How Can I Save Money?

Conduct this audit in-house. Choose the supervisors, managers and employees who do a great job in assessing deficiencies within workflows.

How Can I Save Time?

Make this a group effort. Don’t let decision-making be consolidated to one or two people. The goal of the dispute audit is to understand why these disputes are occurring, and what actions should you take to lower your dispute ratio. It may be beneficial to invite people outside of a department or team to uncover why you are receiving disputes.

Can You Describe a Dispute Audit in Motion?

You instruct an analyst to perform a content analysis on the your disputes. It turns out 60% of your disputes were filed as consumer disputes. Another 30% were filed as authorization disputes and the final 10% were filed as processing error disputes.

Your analyst put in extra effort and categorized each dispute. Most of your consumer disputes were mainly categorized as ‘Not As Described and/or Defective’ or ‘Misrepresented’. Your authorization disputes were categorized as ‘No Authorization’ reason codes, and your processing error disputes were categorized as ‘Incorrect Charge Amount.’

You then present the analyst’s findings to the heads of marketing and product development in order to find the causes of ‘Not As Described and/or Defective’ and ‘Misrepresented’ disputes. You also do the same thing to the department (or team) responsible for payment processing.

How Should I Frame My Dispute Audit Objectives?

Your marketing and product development teams should focus on achieving an objective similar to the one below. You may also have your logistics involved if there are ‘Defective’ disputes:

Problem: Your business is receiving disputes that claim your products are ‘not as described’, ‘defective’, and/or ‘misrepresented’.

Marketing Objective: Review the text and images of the dispute products. Find out whether there is one person that created said content or if there are several people who are provoking this dispute.

Product Development Objective: Perform inventory checks and A/B tests in order to identify defective products. Take necessary action to fix the deficiency.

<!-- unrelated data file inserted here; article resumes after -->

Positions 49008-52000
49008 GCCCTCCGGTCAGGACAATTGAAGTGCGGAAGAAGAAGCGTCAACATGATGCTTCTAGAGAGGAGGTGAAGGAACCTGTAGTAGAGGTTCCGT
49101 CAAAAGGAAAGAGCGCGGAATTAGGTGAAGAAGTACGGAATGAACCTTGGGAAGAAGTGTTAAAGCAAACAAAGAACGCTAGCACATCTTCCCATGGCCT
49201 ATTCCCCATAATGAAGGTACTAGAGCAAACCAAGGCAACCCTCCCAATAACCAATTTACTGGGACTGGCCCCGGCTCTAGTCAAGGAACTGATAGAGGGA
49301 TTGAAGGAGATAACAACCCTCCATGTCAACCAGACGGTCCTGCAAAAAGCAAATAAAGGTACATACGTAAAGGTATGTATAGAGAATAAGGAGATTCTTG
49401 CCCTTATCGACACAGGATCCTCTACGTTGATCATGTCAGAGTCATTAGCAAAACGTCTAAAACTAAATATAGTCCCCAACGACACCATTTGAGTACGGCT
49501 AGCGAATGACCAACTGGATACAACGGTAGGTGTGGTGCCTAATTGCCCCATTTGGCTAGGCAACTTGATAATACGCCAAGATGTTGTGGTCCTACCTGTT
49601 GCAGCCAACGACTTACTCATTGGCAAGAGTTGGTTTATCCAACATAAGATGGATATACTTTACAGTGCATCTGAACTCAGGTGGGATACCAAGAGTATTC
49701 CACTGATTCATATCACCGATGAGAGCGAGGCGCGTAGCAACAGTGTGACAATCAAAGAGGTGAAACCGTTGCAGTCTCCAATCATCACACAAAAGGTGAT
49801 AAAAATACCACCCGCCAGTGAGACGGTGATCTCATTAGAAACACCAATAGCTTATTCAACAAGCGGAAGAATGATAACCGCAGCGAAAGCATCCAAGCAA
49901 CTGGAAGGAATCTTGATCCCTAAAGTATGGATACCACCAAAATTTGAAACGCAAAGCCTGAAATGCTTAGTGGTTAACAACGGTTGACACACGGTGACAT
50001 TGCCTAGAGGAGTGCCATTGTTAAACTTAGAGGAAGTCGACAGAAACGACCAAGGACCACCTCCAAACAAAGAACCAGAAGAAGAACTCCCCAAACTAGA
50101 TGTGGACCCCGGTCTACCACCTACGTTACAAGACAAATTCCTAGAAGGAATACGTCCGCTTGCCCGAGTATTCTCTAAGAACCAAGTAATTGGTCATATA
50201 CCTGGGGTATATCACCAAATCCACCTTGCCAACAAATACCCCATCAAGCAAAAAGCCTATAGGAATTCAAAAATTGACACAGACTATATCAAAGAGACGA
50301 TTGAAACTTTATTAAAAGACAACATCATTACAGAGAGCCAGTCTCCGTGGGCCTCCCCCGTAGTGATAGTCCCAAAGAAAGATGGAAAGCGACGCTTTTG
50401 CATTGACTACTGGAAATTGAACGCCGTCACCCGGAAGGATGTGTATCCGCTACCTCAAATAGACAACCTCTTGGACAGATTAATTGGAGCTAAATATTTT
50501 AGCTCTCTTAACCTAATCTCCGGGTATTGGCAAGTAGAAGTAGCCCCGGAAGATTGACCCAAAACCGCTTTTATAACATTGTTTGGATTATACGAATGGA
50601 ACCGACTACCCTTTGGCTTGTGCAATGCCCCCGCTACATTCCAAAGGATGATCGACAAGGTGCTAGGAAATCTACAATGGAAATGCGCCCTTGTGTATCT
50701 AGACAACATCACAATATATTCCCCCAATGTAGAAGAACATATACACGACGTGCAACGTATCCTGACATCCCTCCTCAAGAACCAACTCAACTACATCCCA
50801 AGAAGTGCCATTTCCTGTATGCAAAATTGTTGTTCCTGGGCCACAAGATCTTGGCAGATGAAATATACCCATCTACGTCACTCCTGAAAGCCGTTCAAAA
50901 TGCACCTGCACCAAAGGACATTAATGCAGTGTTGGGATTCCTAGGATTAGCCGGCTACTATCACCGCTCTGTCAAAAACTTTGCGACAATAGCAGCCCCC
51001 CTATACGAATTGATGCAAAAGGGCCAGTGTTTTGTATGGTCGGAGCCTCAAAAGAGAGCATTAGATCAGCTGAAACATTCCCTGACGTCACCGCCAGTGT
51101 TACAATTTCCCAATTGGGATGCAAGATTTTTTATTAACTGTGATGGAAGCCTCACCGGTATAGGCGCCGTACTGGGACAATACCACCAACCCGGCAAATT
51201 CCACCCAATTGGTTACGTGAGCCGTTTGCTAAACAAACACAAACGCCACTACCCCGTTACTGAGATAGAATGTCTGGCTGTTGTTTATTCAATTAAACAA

Logistics Objective: Assess how the disputed products are handled, packaged and delivered to customers. Inform the product development team if the products are found to be defective prior to shipping.

The department or team that handles payment processing should create an objective similar to this one:

Problem: Your business is receiving disputes that claim you are authorizing transactions without the customer’s permission. You may be also charging them the wrong amount.

Objective: Make sure all POS terminals, payment gateways and processors are properly authorizing and processing transactions. Make sure your systems are up-to-date. Also, make sure that your API-enablement is properly retrieving transactional data that is agreed upon during a transaction.

You may receive the following chargebacks if you do not prevent (or manage) its dispute:

‘Not As Described and/or Defective’ and ‘Misrepresentation’

American Express

Discover

MasterCard

Visa

C31 Goods/Services Not As Described

RM Cardholder Disputes Quality of Goods or Services

4853 Cardholder Dispute

13.3 Not As Described or Defective Merchandise/Services

C32 Goods/Services Damaged or Defective

13.5 Misrepresentation

No Authorization disputes can initiate the following chargebacks:

‘No Authorization’

American Express

Discover

MasterCard

Visa

A02 No Valid Authorization

AT Authorization Noncompliance

4808 Authorization-Related Chargeback

11.3 No Authorization

And Incorrect Charge Amount disputes can initiate the following chargebacks:

‘Incorrect Charge Amount’

American Express

Discover

MasterCard

Visa

P05 Incorrect Charge Amount

DC Dispute Compliance

4853 Cardholder Dispute

12.5 Incorrect Amount

You won’t have to worry about these reason codes as long as you take action to lower your dispute ratio. Feel free to learn more tips from the articles below or by visiting our blog. You can also contact us and request a demo if you want to know how Automated Dispute Management and Real-Time Resolution can help lower your dispute ratio and chargeback ratio.